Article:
The president just announced his pick to chair the Federal Reserve System. Subject to Senate confirmation, current Fed governor Jerome “Jay” Powell will succeed Janet Yellen as Fed chair in February 2018. Market reaction to this announcement has been sanguine, with commentators describing Powell as the "continuity candidate."
It is perhaps strange that Powell should be so-described, when Janet Yellen was still in the running for a second term until very recently. The point, though, is that Powell’s views are much closer to Yellen’s than the other candidates interviewed by the president — former Fed governor Kevin Warsh and Stanford economist John B. Taylor — either of whom might have heralded a departure from the status quo.
Powell is often characterized as a moderate dove or neutral on the path of interest rates. He is seen to mirror Chair Yellen in many respects, having supported every move made by the Fed since his appointment to the Fed Board in 2012. What’s more, Powell has already been confirmed by the Senate twice: once to complete Frederic Mishkin’s term as Fed governor, and again in 2014 for his own 14-year term. This fact surely wasn’t lost on an administration desperate for policy wins: a twice-confirmed Fed governor, who is a Republican, is likely to face the easiest confirmation process.
As chair, it is unlikely that Powell will make significant changes to the Fed’s normalization plan. The Fed has been painstakingly deliberate in communicating its intentions about interest rates and the balance sheet; Powell, who supports “forward guidance” as a policy tool, will not want to disrupt that. And with historically low volatility in financial markets right now, Powell won’t want to risk another “Taper Tantrum” that would mar the beginning of his tenure as Fed chair.
None of this means there won’t be any changes at the Fed once Powell is in charge. For one thing, Powell is skeptical about some post-crisis financial regulations. He testified recently that there is room for relaxing or even eliminating elements of newly-imposed regulations stemming from Dodd-Frank. Powell has been particularly outspoken on the need to exempt small banks from regulations designed to apply to large financial institutions. In private, Powell has also voiced concerns that even the most well-intentioned regulations can have unseen, adverse effects.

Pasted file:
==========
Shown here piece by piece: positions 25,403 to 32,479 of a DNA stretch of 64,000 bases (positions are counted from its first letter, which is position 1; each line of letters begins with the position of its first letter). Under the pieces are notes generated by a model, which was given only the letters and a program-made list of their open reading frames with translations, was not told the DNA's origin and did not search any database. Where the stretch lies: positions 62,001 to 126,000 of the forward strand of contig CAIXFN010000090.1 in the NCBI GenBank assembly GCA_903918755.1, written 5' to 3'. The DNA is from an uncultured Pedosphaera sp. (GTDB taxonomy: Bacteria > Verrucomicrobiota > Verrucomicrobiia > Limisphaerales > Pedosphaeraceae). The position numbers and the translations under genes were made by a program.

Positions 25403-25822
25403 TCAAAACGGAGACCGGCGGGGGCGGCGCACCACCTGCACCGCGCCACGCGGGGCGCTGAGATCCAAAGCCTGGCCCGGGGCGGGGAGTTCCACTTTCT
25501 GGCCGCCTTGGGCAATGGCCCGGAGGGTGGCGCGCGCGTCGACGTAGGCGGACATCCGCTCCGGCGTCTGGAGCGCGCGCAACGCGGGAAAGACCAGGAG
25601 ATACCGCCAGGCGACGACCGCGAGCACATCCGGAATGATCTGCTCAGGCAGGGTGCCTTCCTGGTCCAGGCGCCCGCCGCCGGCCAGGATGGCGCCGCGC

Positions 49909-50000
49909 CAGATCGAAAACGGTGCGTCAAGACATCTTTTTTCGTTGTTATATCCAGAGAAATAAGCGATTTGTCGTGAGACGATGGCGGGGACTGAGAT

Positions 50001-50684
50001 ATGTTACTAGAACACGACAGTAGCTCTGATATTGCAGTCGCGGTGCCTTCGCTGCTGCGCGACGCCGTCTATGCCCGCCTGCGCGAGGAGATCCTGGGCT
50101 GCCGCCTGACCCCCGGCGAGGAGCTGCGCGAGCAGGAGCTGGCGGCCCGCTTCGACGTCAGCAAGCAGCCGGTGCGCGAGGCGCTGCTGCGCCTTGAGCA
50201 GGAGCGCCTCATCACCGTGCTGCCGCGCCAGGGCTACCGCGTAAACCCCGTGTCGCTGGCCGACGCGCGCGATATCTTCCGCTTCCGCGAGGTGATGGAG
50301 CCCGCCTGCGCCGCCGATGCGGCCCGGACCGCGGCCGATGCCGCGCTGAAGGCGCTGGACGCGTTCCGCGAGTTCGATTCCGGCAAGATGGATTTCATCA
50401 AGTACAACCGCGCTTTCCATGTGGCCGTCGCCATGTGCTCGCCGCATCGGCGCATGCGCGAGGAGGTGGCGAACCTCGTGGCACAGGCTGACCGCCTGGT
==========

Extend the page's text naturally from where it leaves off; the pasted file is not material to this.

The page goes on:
One worry about Powell is how he would handle a recession, or — even worse — another financial crisis. He is a lawyer by training and was a partner at private equity firm The Carlyle Group before coming to the Fed. Nevertheless, his former colleagues note that he devoted himself to learning macroeconomics and was quick to come to grips with the intricacies of monetary policy. Powell is also known to lean on the Fed’s staff for guidance — a detail that suggests he will lead by consensus.
That said, Powell has gone further than many of his colleagues on the subject of monetary policy rules. In a speech last February, Powell closed by discussing the usefulness of such rules. He highlighted the Cleveland Fed’s rules-based dashboard, and suggested it was the type of analytical tool the FOMC ought to use to guide monetary policy. In short, Powell sees value in using rules as benchmarks that can improve the analysis performed by the central bank. John Taylor, the father of the most famous monetary rule, has expressed support for such a strategy.
Powell ended that February speech by saying, “Policy should be systematic, but not automatic.” If the Fed delivers on that promise under his leadership, it will be taking a step in the right direction.